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2016 Merry Little Holiday Shorts

a Short Play Festival
by Daniel GUyton, Vivian Lermaond, Ken Preuss, Jason Herman, Henry W. Kimmel, Nathan Brandon Gaik, Steven Korbar, Mark Harvey Levine, Peter Dakutis

COMPANY : Onstage Atlanta, Inc. [WEBSITE]
VENUE : Onstage Atlanta on Ponce [WEBSITE]
ID# 5001

SHOWING : December 01, 2016 - December 11, 2016



Featuring a Santa’s sack full of new one act plays!
"Last of the Tannenbaums" by Daniel Guyton, directed by William Thurmond
"Chet’s Second Chance" by Vivian Lermaond, directed by J. Michael Carroll
"The Gift of the Matt-Guy" by Ken Preuss, directed by Tom Johnson
"All Our Future Christmases" by Jason Herman, directed by Olivia Kaye Sloan
"Christmas in July" by Henry W. Kimmel, directed by Misty Barber Tice
"A Christmas Intervention" by Nathan Brandon Gaik, directed by Nat Martin
"World’s Worst Christmas" by Steven Korbar, directed by Clay Randel
"Oh, Tannenbaum" by Mark Harvey Levine, directed by Judith Beasley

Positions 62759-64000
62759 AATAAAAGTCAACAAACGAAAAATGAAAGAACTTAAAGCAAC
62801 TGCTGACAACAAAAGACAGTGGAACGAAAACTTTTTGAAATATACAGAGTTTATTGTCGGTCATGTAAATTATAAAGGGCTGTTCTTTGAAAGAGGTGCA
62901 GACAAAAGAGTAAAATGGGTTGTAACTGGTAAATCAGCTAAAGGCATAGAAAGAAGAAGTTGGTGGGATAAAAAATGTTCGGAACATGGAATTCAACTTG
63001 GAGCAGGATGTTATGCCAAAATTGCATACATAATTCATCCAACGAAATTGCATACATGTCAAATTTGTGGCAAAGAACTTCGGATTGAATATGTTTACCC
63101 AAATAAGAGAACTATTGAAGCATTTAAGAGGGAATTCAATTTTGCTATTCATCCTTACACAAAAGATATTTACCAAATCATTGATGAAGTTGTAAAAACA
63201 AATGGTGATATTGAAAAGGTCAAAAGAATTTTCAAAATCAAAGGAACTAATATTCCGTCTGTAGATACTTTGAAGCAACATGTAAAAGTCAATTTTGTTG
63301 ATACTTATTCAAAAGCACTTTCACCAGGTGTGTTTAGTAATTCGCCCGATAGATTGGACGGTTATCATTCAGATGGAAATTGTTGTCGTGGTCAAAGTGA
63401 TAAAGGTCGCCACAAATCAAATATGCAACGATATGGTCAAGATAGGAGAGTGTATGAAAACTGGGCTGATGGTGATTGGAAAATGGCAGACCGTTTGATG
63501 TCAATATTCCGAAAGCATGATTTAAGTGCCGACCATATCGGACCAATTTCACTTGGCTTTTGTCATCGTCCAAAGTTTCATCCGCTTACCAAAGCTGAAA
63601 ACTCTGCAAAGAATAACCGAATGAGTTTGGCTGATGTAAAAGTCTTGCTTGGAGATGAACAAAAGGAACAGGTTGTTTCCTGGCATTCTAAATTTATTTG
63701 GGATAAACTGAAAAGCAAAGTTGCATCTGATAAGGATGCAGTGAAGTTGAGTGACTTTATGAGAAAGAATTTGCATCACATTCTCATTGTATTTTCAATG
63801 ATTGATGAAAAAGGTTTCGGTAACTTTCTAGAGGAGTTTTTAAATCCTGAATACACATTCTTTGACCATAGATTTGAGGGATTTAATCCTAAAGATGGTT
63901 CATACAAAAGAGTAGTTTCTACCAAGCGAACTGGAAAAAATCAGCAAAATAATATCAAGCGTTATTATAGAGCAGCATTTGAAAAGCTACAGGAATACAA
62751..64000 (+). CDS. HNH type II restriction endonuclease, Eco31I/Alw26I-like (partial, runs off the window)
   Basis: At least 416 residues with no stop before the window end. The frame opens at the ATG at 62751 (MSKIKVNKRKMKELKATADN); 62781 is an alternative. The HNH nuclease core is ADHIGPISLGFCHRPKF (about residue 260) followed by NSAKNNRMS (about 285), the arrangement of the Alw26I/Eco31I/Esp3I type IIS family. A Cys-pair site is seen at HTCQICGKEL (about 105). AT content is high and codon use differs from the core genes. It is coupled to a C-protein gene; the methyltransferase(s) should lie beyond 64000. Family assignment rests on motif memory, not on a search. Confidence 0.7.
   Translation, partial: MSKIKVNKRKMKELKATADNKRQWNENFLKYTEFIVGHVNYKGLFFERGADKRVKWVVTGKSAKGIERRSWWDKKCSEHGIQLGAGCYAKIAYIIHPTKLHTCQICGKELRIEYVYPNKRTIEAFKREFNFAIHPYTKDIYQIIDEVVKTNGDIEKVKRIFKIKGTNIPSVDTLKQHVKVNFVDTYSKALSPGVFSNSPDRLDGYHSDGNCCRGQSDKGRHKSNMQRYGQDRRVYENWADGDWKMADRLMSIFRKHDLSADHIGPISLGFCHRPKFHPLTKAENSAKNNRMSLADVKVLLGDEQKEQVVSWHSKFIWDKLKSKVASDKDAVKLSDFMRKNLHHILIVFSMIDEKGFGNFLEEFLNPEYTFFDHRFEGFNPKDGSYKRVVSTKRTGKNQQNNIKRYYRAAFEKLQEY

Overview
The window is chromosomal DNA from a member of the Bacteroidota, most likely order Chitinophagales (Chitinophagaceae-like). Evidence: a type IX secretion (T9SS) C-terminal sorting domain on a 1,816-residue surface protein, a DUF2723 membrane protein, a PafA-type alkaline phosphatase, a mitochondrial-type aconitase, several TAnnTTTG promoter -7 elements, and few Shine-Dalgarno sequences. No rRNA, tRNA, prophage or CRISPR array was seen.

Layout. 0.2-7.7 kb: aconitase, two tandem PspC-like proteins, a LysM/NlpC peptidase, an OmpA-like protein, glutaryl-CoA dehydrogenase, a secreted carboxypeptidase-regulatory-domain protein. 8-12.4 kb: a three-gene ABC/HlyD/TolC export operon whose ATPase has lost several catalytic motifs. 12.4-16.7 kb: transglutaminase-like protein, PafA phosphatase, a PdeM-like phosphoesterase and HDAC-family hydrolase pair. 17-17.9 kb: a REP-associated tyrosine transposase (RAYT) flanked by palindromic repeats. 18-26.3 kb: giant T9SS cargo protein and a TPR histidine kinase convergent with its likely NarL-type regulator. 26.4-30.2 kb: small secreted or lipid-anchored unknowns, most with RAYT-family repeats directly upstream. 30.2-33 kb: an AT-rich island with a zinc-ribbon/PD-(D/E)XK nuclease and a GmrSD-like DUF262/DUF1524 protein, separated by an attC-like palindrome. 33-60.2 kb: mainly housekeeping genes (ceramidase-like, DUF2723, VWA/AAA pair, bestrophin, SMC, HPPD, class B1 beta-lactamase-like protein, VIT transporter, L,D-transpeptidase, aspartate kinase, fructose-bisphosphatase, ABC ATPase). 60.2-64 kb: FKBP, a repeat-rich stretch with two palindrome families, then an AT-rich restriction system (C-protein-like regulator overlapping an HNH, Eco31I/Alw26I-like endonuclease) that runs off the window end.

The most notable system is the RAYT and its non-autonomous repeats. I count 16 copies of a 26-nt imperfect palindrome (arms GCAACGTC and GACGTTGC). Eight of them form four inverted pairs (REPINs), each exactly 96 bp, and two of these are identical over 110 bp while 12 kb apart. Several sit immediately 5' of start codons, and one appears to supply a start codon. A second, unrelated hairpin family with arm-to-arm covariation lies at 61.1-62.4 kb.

"Waffle Christmas" by Peter Dakutis, directed by Elisabeth Cooper

Last of the Tannenbaums Daniel Guyton
Visitor Two, Dr. Fellowes Lory Cox
Tannenbaum, Lumberjack Aaron Gotlieb
Matt Samuel Gresham
Liebowitz, Father Davin Allen Grindstaff
Katie Tali Higgins
Ginny Liane Lemaster
Bridgette Jessica McGuire
Mother Kathleen Seconder
Mother Kelly Sklare
Lois, Julie Abra Thurmond
Chet, Harry William Thurmond
Marvin, Santa Claus Pat Young
Eddie Sarah Zuk
Click to Submit Cast & Crew Info for this production


Little Merry
by playgoer
Monday, December 12, 2016
The 2016 edition of "Merry Little Holiday Shorts" tends toward family-friendly and sentimental rather than bawdy and hilarious, although one totally superfluous "F" bomb takes it out of family-friendly territory. As always in a collection of short plays, some work better than others.

The first play, Daniel Guyton’s "Last of the Tannenbaums," works. In it, the lone tree in a clearing of what was once a grove of evergreens (Sarah Zuk) bemoans her lonely lot. She is titillated and curious when her bird friend (Laura Schirmer) explains the human tradition of Christmas trees, and looks forward to the arrival of a lumberjack (Aaron Gotlieb). There’s a line indicating that the future she anticipates won’t come to pass, but the cheery and slightly off-kilter tone sustains throughout. William Thurmond has directed a terrific start to the evening, aided by fine costumes, a beautifully minimalist set, and endearing performances from all his actors.